When people lose someone they care about, they might cope with it by speaking to the person as if they are still alive. But when does this coping mechanism turn from loneliness to a form of dementia? When does the desire for companionship turn from imagination to an untrue reality?
Dementia is a condition that affects not only the person losing their memory but also the family around them. It can range from not knowing which medications to take to forgetting that their spouse is no longer alive or not being able to recall the names of their children. Recent studies by the University Medical Centre in Amsterdam show that feeling lonely can be considered a major risk factor for dementia.
According to Dr. Jalling Jan Holwerda, “Individuals with feelings of loneliness remained 1.64 times more likely to develop clinical dementia than persons who did not feel lonely.”
Other studies in the past have spoken to the physical and mental harms of loneliness. Only now these harms are being found to have increasingly more links to dementia. Time Magazine stated: “Indeed a growing body of studies find that loneliness itself can kill, typically by raising blood pressure and increasing risk for heart disease and stroke. High blood pressure is also a risk factor for dementia.”
At the conclusion of the study conducted in Amsterdam in December 2012, they found that, in total, those who reported feeling lonely were 64 percent more likely to develop dementia than those who did not feel that way. The study stressed that the link was between feeling lonely and an increased risk for dementia. Many who participated in the study were part of social groups or lived amongst others. Physically your elderly loved one may not appear lonely or socially secluded but mentally they may still feel isolated.
As a child, you can’t completely blame yourself for your elderly parents’ feelings of loneliness. Certainly make an effort to visit them as much as you can or call them up on the phone. Try to be as much of a presence in their lives as possible, but you still won’t be able to be there one-hundred percent of the time. In order to decrease their risk of dementia you can help to decrease your elderly loved ones’ feelings of loneliness by recognizing the importance of finding a sustainable source of social interaction to keep your loved one emotionally and mentally healthy, even when you can’t be there.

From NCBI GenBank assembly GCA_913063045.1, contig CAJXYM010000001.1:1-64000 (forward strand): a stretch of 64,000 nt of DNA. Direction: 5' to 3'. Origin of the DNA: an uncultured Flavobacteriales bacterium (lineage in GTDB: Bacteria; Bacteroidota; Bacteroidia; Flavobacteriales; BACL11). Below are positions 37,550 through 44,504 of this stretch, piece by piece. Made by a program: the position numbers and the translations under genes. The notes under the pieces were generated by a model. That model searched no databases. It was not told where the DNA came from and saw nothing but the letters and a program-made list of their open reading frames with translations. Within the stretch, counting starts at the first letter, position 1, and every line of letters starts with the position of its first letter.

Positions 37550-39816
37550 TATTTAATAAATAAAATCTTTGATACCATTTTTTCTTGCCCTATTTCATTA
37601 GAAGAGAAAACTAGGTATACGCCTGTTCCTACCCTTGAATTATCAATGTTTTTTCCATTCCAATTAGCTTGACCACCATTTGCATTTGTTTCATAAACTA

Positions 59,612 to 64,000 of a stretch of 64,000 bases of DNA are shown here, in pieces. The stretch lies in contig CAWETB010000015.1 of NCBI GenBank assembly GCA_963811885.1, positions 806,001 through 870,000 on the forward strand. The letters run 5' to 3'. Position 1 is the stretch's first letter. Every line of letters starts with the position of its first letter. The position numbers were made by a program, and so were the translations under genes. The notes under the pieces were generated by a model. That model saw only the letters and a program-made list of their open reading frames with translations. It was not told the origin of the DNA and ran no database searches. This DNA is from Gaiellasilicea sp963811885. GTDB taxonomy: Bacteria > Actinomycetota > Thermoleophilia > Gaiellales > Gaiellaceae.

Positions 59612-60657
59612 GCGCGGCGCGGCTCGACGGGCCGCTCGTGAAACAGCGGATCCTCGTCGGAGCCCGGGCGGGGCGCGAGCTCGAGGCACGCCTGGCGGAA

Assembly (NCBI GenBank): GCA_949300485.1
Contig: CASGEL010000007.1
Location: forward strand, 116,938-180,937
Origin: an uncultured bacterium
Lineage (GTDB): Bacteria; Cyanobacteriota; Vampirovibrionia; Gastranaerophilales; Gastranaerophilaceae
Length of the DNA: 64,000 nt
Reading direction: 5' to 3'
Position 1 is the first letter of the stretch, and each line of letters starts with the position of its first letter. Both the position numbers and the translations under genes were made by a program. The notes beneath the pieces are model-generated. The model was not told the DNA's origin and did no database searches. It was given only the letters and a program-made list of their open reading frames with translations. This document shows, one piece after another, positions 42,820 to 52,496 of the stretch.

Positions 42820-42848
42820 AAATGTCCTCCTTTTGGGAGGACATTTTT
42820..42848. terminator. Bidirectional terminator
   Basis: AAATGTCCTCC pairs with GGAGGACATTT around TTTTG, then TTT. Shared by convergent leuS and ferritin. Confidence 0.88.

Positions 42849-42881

Caregiverstress.com suggests that you get your elderly loved one a pet, if they are capable of taking care of one. Animals, especially dogs, can offer loving warmth and company. When people are very lonely, they may begin talking out loud to deceased loved ones or themselves just so they can hear a human voice. Pets make great listeners for the lonely or depressed.
Another way to increase social interaction while also providing a feeling of purpose and importance is to encourage your elderly loved one to volunteer. There is such a large variety of volunteer opportunities for any number of individual capabilities. You can read to children, help out in the store area of a local food pantry, play a musical instrument for fellow elderly in assisted living, nursing or independent living homes, gather or sew clothing for the homeless, or help out at church or religious events. Volunteering isn’t just for young people hoping to bolster their resumes. Volunteering strengthens communities but it also strengthens the volunteers. It gives them a feeling of self-worth, a feeling that they are doing something, no matter how small, to make a difference. Volunteering is one of the strongest weapons in combating loneliness. If your elderly loved one is able, encourage them to find somewhere or some way to volunteer.